Tribe is a "liberal" professor who has written in the New York Times in defense of ObamaCare, has argued numerous cases before the Supreme Court, and was working for the Obama administration's Department of Justice at the time of the e-mail exchange. The Media Research Council and Judicial Watch filed the Freedom of Information Act request on May 25, 2010, which was before Kagan’s Senate confirmation hearings for a position on the Supreme Court. That e-mail correspondence makes it clear that then-Solicitor General Kagan and Tribe had contacted each other about ObamaCare as early as March 21, 2010 and that Kagan likely has been a cheerleader for ObamaCare. The e-mails' title refers to the upcoming vote on ObamaCare and says, "Fingers and toes crossed today." In the e-mails Kagan says about the probable passage of ObamaCare: "I hear they have the votes, Larry!! Simply amazing."
The e-mail correspondence trail, which was finally released on November 10, 2011, after the Department of Justice had been sued in federal district court for the District of Columbia on November 23, 2010, a year before the documents were released, shows more than just an e-mail trail between Kagan and Tribe. The e-mails also show that there was at least a third individual involved, whose name has been redacted, and it shows actual meetings between those parties prior to Kagan testifying before the Senate Judiciary Committee.
During those hearings, Senate Republicans sent Kagan a letter that asked: “Have you ever been asked about your opinion regarding the underlying legal or constitutional issues related to any proposed health care legislation, including but not limited to Pub. L. No. 111-148, or the underlying legal or constitutional issues related to potential litigation resulting from such legislation?” She answered, "No."
Senate Republicans also sent another question which asked her: “Have you ever offered any views or comments regarding the underlying legal or constitutional issues related to any proposed health care legislation, including but not limited to Pub. L. No. 111-148, or the underlying legal or constitutional issues related to potential litigation resulting from such legislation?”
Elena Kagan again answered, “No.”
The newly released documents strongly suggest that at the very least, Kagan was not completely honest in her answers to questions from Senators that were part of her confirmation process and, perhaps, that she willfully lied. Beyond simple lying, these e-mails show a distinct lack of objectivity about litigation challenging Obama’s healthcare legislation.
Any federal judge who has been involved with a case before it reaches his bench and whose involvement would indicate an inability to be wholly impartial is required to recuse himself (or herself) from the case. The specific language of the applicable federal statute, 28 USC 455, requires recusement by a justice from “any proceeding in which his impartiality might reasonably be questioned” and any time he has “expressed an opinion concerning the merits of the particular case in controversy” while he “served in governmental employment.”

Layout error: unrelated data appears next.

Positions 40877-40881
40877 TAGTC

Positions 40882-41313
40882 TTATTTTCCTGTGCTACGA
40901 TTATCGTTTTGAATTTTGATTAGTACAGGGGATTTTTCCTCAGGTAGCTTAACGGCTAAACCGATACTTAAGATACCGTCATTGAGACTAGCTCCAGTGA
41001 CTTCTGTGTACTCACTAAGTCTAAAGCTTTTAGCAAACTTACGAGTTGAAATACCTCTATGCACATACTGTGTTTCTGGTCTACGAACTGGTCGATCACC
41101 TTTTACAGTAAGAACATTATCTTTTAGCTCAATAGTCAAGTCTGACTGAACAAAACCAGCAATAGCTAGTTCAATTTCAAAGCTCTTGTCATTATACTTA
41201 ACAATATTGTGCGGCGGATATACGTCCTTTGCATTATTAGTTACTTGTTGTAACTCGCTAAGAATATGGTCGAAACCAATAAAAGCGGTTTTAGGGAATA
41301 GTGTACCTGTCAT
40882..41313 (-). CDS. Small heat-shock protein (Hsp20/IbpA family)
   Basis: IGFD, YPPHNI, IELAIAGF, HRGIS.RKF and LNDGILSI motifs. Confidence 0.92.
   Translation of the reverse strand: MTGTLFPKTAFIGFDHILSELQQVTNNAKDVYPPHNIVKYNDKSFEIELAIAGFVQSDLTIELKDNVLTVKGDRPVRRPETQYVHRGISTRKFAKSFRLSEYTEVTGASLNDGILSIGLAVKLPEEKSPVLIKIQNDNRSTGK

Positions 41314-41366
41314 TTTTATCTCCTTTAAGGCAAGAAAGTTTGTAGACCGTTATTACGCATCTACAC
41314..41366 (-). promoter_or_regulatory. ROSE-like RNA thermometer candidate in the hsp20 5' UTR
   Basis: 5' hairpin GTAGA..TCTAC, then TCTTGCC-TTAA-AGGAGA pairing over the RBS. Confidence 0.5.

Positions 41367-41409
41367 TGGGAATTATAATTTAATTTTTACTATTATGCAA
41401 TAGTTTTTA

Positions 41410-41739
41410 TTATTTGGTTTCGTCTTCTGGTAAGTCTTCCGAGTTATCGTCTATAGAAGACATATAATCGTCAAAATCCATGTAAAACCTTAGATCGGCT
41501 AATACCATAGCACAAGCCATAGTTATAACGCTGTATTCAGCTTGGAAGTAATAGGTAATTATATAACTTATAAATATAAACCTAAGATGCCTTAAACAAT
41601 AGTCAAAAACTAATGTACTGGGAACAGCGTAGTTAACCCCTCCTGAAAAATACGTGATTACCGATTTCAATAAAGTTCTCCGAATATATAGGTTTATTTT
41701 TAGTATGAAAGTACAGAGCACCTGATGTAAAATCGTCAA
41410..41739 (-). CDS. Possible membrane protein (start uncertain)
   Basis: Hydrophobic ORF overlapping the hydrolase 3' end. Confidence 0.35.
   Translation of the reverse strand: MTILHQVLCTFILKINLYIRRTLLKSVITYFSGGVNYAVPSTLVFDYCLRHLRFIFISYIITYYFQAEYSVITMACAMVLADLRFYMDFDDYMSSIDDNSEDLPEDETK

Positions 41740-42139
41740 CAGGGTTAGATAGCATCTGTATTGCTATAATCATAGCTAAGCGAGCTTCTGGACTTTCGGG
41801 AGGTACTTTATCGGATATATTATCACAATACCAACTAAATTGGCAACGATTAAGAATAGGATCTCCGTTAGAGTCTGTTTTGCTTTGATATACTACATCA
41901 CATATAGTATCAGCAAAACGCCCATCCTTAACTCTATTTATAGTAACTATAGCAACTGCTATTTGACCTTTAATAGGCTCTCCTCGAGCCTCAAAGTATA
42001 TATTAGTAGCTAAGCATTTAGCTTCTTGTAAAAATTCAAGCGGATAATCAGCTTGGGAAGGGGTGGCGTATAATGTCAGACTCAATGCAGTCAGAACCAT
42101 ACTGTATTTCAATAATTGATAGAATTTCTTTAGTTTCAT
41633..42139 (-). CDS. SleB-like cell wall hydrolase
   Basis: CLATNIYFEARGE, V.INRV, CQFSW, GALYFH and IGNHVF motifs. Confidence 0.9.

In June, Representative John Fleming, Chairman of the House Judiciary Committee, sent a letter to Eric Holder, which was signed by 48 other members of the House:
We respectfully call upon the House Judiciary Committee to promptly investigate the extent to which U.S. Supreme Court Justice Elena Kagan was involved in preparing a legal defense of the Patient Protection and Affordable Care Act (PPACA) during her tenure as Solicitor General. Contradictory to her 2010 confirmation testimony before the Senate Judiciary Committee, recently released Department of Justice documents indicate that Justice Kagan actively participated with her Obama Administration colleagues in formulating a defense of PPACA.
In recent weeks, questions have been raised about whether Justice Kagan’s prior work on what became the Patient Protection and Affordable Care Act (PPACA) while serving as Solicitor General should disqualify her from hearing challenges to its constitutionality. During her Senate confirmation, then-Solicitor General Kagan answered "no" when questioned about whether she had ever been "asked about [her] opinion" or "offered any views or comments regarding the underlying legal or constitutional issues related to any proposed health care legislation … or … potential litigation resulting from such legislation." Yet, documents released by the Department in response to recent Freedom of Information Act requests raise questions about that unequivocal denial.
Misleading Congress or, worse, lying to Congress in its pursuit of constitutional duties, such as determining the suitability of judicially appointments, is serious business.
Photo of Elena Kagan: AP Images